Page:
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Larry Littlefield November 2, 2010 - 7:59 pm

So somebody found S. 4th Street.

Next step: think of a way for the MTA to make some money off it. Underground night club?

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Pondering the allure of the abandoned :: Second Ave. Sagas November 4, 2010 - 1:59 am

[…] daring inhabits a shell station built off of the IND Crosstown’s Broadway stop that has been waiting for trains to pass through it since the early 1930s. The subway, though, will never come to the South 4th St. station, once the six-track centerpiece […]

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Dismuse » Unfinished dream of South 4th Street Station November 5, 2010 - 11:23 am

[…] full story here. […]

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Dismuse » The unfinihsed dream of South 4th St. Station November 5, 2010 - 11:41 am

[…] read on. […]

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Musings on the need for planning ahead :: Second Ave. Sagas November 8, 2010 - 1:20 am

[…] IND Second System, as I explored in depth last week, never materialized, and for the better part of 73 years, the South 4th St. station has sat unused and largely […]

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Underbelly Project seekers winding up :: Second Ave. Sagas November 11, 2010 - 3:31 pm

[…] urban adventurers who set off in search of the South 4th Street subway station and the Underbelly Project art gallery are finding themselves greeted by a not-so-pleasant […]

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John November 12, 2010 - 6:50 pm

Instead of arresting people, the MTA should have a gala open house at this station.

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Platypus N. Schumpeter October 31, 2017 - 8:46 am

The Eternal Platypus still wanders empty stations at 2am in honor of Inga J. Lorta

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Elkeeper October 31, 2017 - 1:10 pm

On the proposed Second system map, did anyone else notice the the present IND subway under Pitkin Ave was to be under Liberty Ave, instead? After curving onto Pennsylvania Ave, the original route was to tunnel under private property from a midway point under Pennsylvania Ave, between Jamaica Ave and Fulton St.
From there it would run diagonally to Vermont St and Liberty Ave, then continue eastward under Liberty Ave.

Reply
‘The next stop on this Secaucus-bound 7 train is…’ :: Second Ave. Sagas November 17, 2010 - 12:48 am

[…] Beyond imagining a city with a Second Ave. Subway that reaches from the Bronx to Brooklyn or a fully-realized IND Second System, I’ve seen maps with the Triboro RX line, various cross- and inter-borough routes and service […]

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Architizer Blog » Blog Archive » Outsider Architecture November 18, 2010 - 3:08 pm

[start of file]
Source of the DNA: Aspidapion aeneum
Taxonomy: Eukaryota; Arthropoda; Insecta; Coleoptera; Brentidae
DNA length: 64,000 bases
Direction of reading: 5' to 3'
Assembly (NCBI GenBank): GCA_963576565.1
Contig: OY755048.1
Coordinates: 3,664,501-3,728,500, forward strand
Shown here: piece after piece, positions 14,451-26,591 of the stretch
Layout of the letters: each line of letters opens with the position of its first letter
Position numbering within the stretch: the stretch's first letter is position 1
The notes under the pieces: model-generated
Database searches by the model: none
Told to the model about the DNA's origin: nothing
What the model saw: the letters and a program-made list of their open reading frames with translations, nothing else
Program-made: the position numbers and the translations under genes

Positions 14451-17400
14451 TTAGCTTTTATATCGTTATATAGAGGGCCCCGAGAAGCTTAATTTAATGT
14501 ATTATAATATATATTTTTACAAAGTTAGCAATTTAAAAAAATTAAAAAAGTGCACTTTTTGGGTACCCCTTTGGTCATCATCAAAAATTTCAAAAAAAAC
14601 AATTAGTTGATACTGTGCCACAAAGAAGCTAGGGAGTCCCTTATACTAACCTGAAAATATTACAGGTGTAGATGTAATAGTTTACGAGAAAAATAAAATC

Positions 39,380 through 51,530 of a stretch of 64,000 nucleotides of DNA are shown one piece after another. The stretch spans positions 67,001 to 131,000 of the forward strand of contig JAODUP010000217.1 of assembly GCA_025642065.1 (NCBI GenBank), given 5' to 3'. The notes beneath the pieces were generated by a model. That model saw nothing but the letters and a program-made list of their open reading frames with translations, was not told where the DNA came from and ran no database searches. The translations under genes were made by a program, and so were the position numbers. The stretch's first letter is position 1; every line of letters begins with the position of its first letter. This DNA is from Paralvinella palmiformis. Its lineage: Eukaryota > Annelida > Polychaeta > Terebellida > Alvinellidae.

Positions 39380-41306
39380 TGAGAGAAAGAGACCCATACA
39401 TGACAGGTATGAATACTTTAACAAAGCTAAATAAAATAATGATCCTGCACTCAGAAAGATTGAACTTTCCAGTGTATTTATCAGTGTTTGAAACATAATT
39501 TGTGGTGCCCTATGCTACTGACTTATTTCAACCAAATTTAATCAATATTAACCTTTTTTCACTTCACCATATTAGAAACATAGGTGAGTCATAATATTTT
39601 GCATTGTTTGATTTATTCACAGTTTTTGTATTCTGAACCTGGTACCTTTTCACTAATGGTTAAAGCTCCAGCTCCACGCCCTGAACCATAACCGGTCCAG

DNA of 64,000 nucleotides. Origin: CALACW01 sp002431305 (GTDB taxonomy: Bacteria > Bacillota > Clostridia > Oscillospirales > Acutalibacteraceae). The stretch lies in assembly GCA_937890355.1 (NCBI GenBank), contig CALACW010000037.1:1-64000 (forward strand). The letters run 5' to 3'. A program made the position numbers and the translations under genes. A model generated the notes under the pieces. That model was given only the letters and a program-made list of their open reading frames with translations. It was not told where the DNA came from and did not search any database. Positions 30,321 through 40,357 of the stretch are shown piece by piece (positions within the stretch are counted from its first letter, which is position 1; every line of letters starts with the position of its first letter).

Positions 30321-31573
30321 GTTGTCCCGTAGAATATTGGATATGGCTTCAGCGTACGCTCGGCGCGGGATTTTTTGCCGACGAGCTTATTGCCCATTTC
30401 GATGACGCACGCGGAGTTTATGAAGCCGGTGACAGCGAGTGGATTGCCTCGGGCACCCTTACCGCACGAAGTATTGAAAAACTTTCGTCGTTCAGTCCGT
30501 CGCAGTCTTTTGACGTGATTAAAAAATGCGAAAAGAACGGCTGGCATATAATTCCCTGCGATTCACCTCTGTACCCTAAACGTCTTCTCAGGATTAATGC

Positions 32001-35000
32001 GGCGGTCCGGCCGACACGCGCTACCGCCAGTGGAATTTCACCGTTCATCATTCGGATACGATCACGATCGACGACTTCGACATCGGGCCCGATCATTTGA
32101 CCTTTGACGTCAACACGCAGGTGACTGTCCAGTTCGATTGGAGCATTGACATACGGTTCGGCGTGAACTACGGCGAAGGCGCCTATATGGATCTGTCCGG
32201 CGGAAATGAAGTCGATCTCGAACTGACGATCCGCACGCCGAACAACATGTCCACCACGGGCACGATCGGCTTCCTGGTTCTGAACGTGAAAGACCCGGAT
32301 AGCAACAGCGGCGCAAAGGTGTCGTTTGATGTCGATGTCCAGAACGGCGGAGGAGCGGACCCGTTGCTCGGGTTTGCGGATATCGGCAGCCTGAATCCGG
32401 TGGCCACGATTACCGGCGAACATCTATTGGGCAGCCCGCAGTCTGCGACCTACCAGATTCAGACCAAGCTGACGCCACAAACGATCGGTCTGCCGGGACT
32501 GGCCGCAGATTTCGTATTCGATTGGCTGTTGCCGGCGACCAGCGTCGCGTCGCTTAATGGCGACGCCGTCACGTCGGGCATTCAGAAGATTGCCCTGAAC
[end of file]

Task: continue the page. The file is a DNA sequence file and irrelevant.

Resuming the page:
[…] an undisclosed location in New York. (It’s actually the abandoned, in fact never even used, South Fourth Street subway station adjacent to the Broadway G stop in […]

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Bike lanes and the “rights” of our citizens « The Green Rabbinical Student November 22, 2010 - 12:01 pm

[…] outside of the bounds of transit because of a financial situation.  The city failed to build a complete transit system for those living in the outer reaches of the burrows, and it is clear where people want to live as New York continues to bulge with people.  I […]

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The Underbelly Project: A Dream Finally Realized « Understanding the Urban Visual Landscape December 1, 2010 - 6:40 pm

[…] Station in Williamsburg, Brooklyn. The history of the station is also a fascinating one (read more here): back in 1929 and 1939, when NYC was working to build up its subway system, Broadway/South 4th […]

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Une galerie Street Art dans le ventre de New York » OWNI, News, Augmented May 8, 2011 - 2:55 pm

[…] possible localisation de la station Underbelly serait la station South 4th Street à South Williamsburg, Brooklyn. […]

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Silence May 9, 2011 - 4:52 pm

Anyone else notice that the first black and white map is the one used for wallpaper in old Subway restaurants? It never matched the actual lines and now you see why – they never built the line

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Ryan August 14, 2011 - 5:46 pm

I work for Subway and was always curious about that! Nice connection

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Assuming the way to a better subway system :: Second Ave. Sagas August 5, 2011 - 2:03 am

[…] current system may fall short of the dreams from the 1920s and 1930s; after all, where are those grand Second System routes or the Utica and Nostrand subway extensions? But we live in an age in which it takes a decade to […]

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The Underground Mysteries: 76th Street :: Second Ave. Sagas October 19, 2011 - 12:35 am

[…] that remind us of the grand plans for the IND Second System capture the imagination. We know of the shell at South 4th Street and a similarly hidden one at Utica Ave. But what of the other subway […]

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The Underbelly Project à Paris Sous La Jupe Webzine | culture | son | socio | queer | Paris et ailleurs. Idées pour faire la fete et se cultiver. December 2, 2011 - 4:03 am

[…] si vous passez par NYC, la galerie Underbelly de Brooklyn se trouverait à l’emplacement de la station South 4th STreet à South Williamsburg (source : owni) et voici ce que vous pourriez, peut-être, y voir… […]